Angry at the world, and left angry and frightened from the war, Watson takes her case to Washington D.C., where she once lived, and where now she hopes to make a case to the VA that she needs a suitable arm. Bureaucracies being what they are—and with an unpopular war losing funding—she’s able to extract only placations. Perhaps they’ll be able to get her an arm if she can wait long enough. Perhaps, but no promises. Watson takes a job as a VA medical technician, logging in patient data as they arrive to see the doctors, as a way to earn money while she waits.
Racial tensions run as high in Watson’s world as they feel in modern America, and her voice reveals how this feels in understated moments. At one point, when very dark-skinned Holmes shouts at a white-skinned hospital receptionist, Watson chronicles the response:
Her voice was too loud, too flat. The woman jumped in her seat. I sensed movement rippling throughout the reception area. The white people staring at us. The few blacks going still and tense as they stared anywhere but in our direction.
Watson’s awareness of the social dynamics of race and class—of how she is impacted by them, and of the choices she makes and doesn’t make because of the way the world still works, separating people first by pigmentation and further by culture—reads as a strong social commentary, and as a window for readers who have never had to think about how their skin color impacts the way the world treats them.
Claire O’Dell is a pseudonym for Beth Bernobich. Bernobich is not, herself, African American, so this is not an #OwnVoices novel in terms of race or, for that matter, disability. (From this straight, white, able-bodied reviewer's perspective, it seems that she conducted extensive research to so convincingly write from both perspectives.) However, it is #OwnVoices for PTSD and bisexuality.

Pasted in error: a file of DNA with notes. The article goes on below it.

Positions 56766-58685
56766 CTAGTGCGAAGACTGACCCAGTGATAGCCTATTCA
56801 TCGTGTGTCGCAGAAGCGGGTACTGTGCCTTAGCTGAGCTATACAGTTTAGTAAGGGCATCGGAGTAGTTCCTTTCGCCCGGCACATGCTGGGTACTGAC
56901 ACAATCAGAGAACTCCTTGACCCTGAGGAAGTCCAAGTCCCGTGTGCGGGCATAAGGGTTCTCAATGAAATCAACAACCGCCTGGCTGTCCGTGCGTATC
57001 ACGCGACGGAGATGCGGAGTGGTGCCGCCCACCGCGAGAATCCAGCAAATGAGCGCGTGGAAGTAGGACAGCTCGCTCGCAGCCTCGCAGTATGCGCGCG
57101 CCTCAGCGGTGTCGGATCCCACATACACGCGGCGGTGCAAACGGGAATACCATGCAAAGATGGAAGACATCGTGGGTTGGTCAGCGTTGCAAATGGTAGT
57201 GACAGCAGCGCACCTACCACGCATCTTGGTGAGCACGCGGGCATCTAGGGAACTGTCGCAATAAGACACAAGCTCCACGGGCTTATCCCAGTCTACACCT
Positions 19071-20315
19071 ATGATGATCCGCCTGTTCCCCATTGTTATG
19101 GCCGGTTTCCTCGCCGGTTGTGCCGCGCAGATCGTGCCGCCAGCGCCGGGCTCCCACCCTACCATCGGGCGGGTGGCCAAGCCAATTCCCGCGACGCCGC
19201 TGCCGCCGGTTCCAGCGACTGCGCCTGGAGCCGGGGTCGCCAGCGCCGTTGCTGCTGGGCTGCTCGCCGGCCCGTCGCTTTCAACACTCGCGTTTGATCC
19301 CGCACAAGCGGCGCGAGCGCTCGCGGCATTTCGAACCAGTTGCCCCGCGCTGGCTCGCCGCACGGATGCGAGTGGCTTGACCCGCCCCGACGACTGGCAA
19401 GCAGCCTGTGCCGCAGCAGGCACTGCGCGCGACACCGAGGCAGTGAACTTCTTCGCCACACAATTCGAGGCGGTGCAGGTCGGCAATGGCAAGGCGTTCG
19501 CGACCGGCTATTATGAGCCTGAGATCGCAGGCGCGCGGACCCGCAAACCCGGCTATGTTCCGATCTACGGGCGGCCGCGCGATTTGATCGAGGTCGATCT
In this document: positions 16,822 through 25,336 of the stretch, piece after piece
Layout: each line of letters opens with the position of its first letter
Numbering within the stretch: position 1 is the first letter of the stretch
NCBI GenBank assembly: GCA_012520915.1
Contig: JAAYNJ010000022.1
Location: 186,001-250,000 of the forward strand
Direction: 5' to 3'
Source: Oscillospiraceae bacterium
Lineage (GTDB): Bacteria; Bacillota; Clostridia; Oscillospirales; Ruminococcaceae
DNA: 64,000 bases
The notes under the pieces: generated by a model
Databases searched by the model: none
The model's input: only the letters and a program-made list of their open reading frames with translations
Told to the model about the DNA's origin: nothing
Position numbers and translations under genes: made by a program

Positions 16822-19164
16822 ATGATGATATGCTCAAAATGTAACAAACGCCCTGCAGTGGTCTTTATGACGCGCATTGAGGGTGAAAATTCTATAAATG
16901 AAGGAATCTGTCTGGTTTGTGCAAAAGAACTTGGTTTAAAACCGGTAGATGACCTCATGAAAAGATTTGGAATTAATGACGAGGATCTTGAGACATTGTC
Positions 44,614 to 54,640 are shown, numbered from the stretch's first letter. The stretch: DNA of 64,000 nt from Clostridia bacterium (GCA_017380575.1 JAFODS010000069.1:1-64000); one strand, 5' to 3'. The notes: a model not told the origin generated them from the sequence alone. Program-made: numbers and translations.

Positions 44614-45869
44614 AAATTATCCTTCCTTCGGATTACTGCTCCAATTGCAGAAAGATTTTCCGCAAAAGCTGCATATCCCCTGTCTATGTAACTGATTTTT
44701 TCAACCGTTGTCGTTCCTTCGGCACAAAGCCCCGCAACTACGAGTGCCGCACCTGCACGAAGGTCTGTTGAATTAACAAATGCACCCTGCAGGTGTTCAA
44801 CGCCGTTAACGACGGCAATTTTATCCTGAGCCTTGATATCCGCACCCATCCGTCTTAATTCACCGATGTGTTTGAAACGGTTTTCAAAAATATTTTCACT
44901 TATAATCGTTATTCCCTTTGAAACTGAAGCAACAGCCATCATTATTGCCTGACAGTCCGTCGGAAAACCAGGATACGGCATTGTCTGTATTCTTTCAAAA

Watson’s inner life is fascinating, even without playing her against the very Holmesian Sara, whose superiority and cunning are a match for Doyle’s original, though her means and methods are different. Watson is tempted into becoming Holmes’s roommate because it gets her out of the miserable hostel in which she’s staying, and because, in all things, she is tempted by beauty. And it is good for Holmes that she recognizes Watson’s weakness, because Holmes makes herself insufferable.
She is imperious. She assumes her own way. She takes charge of situations without explaining herself and expects others to fall in line. There’s an implication that this is because she’s from a wealthy family—with whom she frequently disagrees, but who ultimately come through when she needs them. She’s hooked into all the latest tech: she wears cybernetic lace gloves and an earbud that give her access to an information cloud that puts the modern Internet to shame.